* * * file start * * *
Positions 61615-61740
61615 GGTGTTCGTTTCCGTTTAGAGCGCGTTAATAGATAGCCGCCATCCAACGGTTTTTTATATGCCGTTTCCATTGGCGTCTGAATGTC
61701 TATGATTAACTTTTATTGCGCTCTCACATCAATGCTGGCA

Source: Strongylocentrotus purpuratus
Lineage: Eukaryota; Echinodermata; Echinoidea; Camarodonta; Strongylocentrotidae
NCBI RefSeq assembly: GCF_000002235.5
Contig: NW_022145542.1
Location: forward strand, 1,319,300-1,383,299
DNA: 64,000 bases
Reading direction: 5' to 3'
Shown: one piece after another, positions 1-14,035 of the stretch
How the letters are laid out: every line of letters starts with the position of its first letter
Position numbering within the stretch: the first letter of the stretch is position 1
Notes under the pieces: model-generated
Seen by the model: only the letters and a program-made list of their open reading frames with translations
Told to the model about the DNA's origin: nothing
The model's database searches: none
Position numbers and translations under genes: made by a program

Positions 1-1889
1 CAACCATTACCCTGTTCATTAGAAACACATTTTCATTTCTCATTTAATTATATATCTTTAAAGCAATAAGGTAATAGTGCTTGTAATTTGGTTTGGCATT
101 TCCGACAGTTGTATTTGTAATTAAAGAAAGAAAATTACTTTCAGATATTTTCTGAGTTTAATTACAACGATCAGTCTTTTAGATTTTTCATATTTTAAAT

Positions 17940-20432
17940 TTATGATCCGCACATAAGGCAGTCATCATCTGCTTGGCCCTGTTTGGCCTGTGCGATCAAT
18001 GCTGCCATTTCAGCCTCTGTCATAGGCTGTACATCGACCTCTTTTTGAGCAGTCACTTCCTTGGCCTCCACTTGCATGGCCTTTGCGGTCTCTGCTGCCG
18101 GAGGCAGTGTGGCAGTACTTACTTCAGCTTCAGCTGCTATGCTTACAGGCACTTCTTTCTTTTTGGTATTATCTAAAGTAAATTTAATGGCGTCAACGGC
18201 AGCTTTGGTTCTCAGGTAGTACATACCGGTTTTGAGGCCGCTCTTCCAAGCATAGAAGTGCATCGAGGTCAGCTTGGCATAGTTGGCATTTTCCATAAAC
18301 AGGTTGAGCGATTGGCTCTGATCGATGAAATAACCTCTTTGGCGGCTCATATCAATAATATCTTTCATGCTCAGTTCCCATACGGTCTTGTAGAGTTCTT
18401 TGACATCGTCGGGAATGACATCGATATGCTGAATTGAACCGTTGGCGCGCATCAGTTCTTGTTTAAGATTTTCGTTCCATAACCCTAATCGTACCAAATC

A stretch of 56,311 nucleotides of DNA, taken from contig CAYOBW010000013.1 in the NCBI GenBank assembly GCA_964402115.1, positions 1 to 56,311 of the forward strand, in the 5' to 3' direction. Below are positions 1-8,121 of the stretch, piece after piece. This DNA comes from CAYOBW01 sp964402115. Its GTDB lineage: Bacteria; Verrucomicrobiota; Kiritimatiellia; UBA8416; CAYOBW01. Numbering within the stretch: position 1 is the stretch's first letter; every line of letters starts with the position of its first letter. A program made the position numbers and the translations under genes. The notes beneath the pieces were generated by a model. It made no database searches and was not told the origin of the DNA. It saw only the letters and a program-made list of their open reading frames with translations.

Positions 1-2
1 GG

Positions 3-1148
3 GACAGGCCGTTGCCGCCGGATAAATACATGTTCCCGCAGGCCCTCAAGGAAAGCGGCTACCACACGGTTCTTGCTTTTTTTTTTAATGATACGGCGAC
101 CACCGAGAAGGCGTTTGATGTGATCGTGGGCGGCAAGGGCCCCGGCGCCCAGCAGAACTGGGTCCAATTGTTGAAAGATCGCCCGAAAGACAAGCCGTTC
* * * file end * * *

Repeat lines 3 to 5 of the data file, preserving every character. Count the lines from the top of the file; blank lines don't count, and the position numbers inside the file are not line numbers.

61701 TATGATTAACTTTTATTGCGCTCTCACATCAATGCTGGCA

Source: Strongylocentrotus purpuratus
Lineage: Eukaryota; Echinodermata; Echinoidea; Camarodonta; Strongylocentrotidae